"Not This Way Before"
by T. Austin-Sparks

(Joshua 3:4)

The third chapter of the Book of Joshua is, in itself and in Israel's history, a very great chapter, marking as it does the consummation of a long, long story related to Divine purpose. But in its figurativeness it represents the greatest crisis and event in human history. There are some fragments in this chapter which are tense and weighty with significance; such as:

"Ye have not passed this way heretofore" (verse 4).
"Hereby ye shall know that the living God is among you" (verse 10).
"(Jordan overfloweth all its banks all the time of harvest)" (verse 15).
"Clean over Jordan" (verse 17).

The great new prospect by a new step of faith.

The superlative evidence of the presence of the Lord.

The making of the overwhelming difficulty the very way of that evidence.

The finality of God's redemptive work.

If Jordan is a figure of the Cross of Christ, as it surely is, these are some of the major factors of His death and resurrection, and of ours with Him. The death means death's removal from before to behind. There is no prospect whatever while death is before, straddling the path. Its removal as a barrier opens up a vast new prospect.

The resurrection is the once for all and the abiding expression of superlative power as God's means of making His presence and His faithfulness known. It is the immense "Hereby". How shall we know? The answer, including all answers, is "The power of his resurrection". God never makes it easy for His people to have this 'knowing'. The Cross was no easy matter. It was the supreme test of God's superiority over adverse forces, and the principle abides. The experience of the "called according to his purpose" is that of an ever-increasing realisation of the depth and strength of Jordan. "So great a death," Paul called it. "That we should trust, not in ourselves, but in God who raiseth the dead."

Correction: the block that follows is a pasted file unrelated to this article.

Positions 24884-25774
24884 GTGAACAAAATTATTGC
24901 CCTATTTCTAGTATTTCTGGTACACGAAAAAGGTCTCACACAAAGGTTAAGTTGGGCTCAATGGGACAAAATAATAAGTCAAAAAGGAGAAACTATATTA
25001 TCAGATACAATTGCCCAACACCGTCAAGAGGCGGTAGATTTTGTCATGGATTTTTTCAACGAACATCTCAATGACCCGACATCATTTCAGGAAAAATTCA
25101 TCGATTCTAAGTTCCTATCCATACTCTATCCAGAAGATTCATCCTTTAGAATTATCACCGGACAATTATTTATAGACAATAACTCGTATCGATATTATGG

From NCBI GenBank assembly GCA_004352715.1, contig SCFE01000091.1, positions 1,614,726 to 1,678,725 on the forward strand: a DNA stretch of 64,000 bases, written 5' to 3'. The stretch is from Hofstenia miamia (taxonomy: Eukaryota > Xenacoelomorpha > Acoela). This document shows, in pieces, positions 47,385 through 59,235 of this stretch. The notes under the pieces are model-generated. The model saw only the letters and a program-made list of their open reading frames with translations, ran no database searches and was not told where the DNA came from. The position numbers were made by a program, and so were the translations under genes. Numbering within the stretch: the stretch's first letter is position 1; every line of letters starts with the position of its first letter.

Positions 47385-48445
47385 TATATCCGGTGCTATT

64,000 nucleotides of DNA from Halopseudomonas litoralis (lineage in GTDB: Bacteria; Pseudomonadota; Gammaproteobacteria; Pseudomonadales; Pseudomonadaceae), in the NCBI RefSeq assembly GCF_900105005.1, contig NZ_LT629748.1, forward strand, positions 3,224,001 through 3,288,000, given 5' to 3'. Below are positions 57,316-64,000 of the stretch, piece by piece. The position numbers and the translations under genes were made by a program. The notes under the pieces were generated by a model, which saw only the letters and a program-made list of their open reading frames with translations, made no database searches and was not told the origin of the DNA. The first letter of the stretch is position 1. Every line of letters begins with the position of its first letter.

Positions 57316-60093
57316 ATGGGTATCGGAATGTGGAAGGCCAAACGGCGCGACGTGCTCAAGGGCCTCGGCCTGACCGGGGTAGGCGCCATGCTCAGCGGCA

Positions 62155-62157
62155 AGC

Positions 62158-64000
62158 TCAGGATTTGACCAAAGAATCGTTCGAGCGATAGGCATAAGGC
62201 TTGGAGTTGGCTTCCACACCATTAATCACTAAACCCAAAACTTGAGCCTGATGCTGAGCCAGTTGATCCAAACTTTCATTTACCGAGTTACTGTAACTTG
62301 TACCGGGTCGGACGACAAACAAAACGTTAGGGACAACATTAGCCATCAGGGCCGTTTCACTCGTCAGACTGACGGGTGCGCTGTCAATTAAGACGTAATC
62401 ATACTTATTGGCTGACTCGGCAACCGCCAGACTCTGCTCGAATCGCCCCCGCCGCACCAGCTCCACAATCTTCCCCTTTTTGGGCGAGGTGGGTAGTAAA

Jordan in flood spoke of sin's overwhelming of the whole scene. It spoke of death's inundating spread and power, breaking all banks. It spoke of human weakness and helplessness before these great forces. But it spoke of God's superiority over all.

Lastly: "Clean over Jordan." The finished, perfected work of salvation from all the above, and unto "an inheritance, incorruptible, and undefiled, and which fadeth not away, reserved in heaven for you who, by the power of God are kept...".

First published in "A Witness and A Testimony" magazine, Jan-Feb 1965, Vol 43-1



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